Felix 2.0 3D printer
We got the Felix 2.0 on october 25 2013 and we never got around providing more documentation. We bought it assembled and it worked out of the box. As of April 2017 it is still working fine.
- Dimensions: 255x 205 x 235 mm
- Category: Felix 3D printer (includes all Felix related articles plus some links)
- Configuration imprimante 3D Felix 2.0 (in french, some tips for beginners)
- Felix Pro 1 3D printer
In Oct 2013 it was the printer we recommend for educational settings and for four reasons:
- It prints as well as any other good printer
- It's light-weight and easily transportable (as opposed to some heavy no better models that seem to popular in the print media)
- It prints with PLA. ABS fumes may not be too healthy.
- It's reliable
As of April 2017, we recommend either the Felix 3.0 printer or else a Pro series model. Of course, we cannot guarantee that these are the best choices. Since there is no universal benchmark test covering all types of use cases, buying the best printer becomes a question of picking the right priorities. Our recommendation is based on the fact that after some years of using the Felix 2.0, we consider it a reliable, easy to use machine with a decent print quality. We also have a Felix Pro 1. Neither is a back breaker.
The Felix Pro Series improve on the Felix 1-2-3 series. It has self-calibration of the print bed that works (calibration is the #1 reasons why beginners cannot print on other machines), a smart dual-head system, strong extruders, and a removable platform. Felix Pro 1 3D printer had some issues with an overly sensitive Z-sensor, fixed in the Pro 2.
Although we don't own a Felix 3.x we can recommend it since it's just an improvement of the 2.0 design. See also the Felix 3D printer article. It describes a model we bought in 2012 and that it is still working fine.
Slicer and control software
As for the 1.0 model, Felix distributes its own packaged distribution of Slicers and user interfaces for 3D printers, i.e. the Repetierhost software and two includes slicers. The slicers include several settings, e.g. "normal" and "quality" as well as a setting for printing spare parts.
As I argued in many other contexts, there is no such thing as universal settings. Some types of model require adjustments of the slicing parameters (not done so far). That being said, the printer does print out of the box...
After the first print, we decided that the platform needed some recalibration. X/Y=0 was higher than X/Y=max which is not good when printing large objects. Therefore we lowered the X/Y=0 corner. After homing the printhead it was really close and we should have adjusted the Z-sensor a bit. Since the first layer is mission critical to the kinds of objects we want to print, we left the setting as is (some tiny fraction of mm). That scratched the Kapton tape and we then (only) adjusted the screw that lowers/raises the Z-position homing sensors.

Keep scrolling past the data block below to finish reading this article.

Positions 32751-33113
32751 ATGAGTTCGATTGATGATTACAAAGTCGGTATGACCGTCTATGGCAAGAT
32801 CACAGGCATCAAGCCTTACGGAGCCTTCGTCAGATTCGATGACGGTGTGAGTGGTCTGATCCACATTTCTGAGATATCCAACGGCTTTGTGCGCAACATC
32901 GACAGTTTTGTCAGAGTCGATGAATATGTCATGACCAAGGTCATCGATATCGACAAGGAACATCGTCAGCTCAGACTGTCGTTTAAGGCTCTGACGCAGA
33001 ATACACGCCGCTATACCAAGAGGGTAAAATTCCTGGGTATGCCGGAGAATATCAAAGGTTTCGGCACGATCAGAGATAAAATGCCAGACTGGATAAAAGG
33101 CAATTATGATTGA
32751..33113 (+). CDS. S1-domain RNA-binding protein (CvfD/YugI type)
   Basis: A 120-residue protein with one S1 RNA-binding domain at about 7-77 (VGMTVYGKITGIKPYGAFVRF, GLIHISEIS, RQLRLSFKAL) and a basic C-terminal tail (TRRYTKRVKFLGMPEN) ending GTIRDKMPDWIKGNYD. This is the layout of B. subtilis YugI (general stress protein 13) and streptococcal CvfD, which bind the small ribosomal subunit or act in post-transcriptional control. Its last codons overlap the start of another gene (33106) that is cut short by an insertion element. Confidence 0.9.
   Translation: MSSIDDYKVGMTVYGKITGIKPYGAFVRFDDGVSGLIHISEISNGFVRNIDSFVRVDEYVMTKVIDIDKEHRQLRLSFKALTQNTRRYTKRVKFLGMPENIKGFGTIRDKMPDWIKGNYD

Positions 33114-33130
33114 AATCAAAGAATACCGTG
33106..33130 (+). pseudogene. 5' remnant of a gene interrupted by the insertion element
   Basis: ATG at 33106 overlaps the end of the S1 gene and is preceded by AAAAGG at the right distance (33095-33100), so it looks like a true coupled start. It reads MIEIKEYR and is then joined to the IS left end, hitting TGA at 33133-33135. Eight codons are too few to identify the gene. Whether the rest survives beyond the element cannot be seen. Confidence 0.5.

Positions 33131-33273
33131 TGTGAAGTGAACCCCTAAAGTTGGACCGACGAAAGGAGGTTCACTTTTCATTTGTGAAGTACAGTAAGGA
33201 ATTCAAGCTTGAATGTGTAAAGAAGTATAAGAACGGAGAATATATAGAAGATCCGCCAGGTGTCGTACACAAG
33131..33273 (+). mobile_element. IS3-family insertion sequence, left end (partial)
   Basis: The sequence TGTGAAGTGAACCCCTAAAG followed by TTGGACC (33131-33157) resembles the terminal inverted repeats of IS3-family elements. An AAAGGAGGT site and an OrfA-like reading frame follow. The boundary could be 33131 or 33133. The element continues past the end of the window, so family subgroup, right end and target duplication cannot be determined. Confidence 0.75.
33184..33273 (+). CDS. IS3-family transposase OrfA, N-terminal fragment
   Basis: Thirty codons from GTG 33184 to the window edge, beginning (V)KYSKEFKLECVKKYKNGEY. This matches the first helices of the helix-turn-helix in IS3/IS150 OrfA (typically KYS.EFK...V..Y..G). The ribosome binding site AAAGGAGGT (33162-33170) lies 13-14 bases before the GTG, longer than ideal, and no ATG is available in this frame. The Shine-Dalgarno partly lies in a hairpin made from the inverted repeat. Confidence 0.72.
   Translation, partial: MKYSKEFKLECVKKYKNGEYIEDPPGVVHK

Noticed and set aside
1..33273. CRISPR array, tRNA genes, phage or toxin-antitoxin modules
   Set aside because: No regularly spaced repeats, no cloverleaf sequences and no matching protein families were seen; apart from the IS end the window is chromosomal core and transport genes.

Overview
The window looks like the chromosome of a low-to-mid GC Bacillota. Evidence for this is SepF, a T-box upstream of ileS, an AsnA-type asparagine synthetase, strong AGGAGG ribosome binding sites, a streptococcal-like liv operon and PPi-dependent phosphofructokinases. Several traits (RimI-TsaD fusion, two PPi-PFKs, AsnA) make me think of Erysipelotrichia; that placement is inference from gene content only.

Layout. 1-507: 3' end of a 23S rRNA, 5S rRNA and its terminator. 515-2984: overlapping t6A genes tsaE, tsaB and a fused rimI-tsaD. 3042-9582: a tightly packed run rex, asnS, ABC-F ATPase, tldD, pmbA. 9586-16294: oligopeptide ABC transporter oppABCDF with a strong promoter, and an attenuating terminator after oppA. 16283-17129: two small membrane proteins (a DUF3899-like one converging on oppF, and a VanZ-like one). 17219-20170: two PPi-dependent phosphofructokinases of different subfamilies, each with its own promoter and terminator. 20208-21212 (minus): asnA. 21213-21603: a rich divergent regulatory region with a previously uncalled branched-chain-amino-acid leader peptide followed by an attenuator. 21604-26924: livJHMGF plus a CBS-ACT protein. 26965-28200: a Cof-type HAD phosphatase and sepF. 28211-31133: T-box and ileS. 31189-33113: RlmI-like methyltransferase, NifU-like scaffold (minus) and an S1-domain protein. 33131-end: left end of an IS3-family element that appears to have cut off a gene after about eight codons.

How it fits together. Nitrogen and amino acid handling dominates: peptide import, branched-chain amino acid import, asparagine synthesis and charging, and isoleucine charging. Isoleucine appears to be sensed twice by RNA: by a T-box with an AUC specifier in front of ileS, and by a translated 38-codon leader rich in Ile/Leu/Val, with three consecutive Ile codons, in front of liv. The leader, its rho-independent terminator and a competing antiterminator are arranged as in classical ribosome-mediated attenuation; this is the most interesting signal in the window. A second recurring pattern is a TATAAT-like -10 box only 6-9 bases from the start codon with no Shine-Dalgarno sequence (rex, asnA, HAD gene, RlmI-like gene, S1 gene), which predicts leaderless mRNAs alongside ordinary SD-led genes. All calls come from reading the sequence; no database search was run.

To the right is a little video of the first print.
Pictures of the next two prints (after adjusting the print bed)
As you can see, the slicing is not totally optimal, and we will have to import our old Lego styles and also play with temperature. Both creating Legos and 3D lettering is tricky...
Use of the printer
Since the printer uses the same design as the Felix 1, we were not motivated to add any sort of documentation to this page. Overall, we found the printer very reliable and practical, in particular compared to other designs that our colleagues bought in the University...
From 2013 to 2016 we used the printer for various projects. Most of our own simple "designs" are on thingiverse. Sometimes, the printer went unused for several month. Both the printer and the PLA roll were left in open then collected dust. After such a long period we suggest doing a large, simple print to used dusted plastic and to "clean" out the nozzle.
Design problems (in particular the way the print bed is fixed and the somewhat fragile extruder) were addressed by the Felix 3.0. For instance, sometimes in 2015 we decided to play with an old roll of Arnitel. Since I had trouble having it stuck to the printbed I heated it quite a lot. This caused the extruder to melt down a bit and we put it back in position with a heat gun. However, as of Jan 2016 the extruder has fissures and needs to be replaced (probably an hour of work.... but I didn't get around doing it). The 3.0 extruder cannot melt like this.
The printer was extensively used in Fall 2015 semester for student projects and it survived :) Some of pictures of the prints can be found in the project pages of STIC IV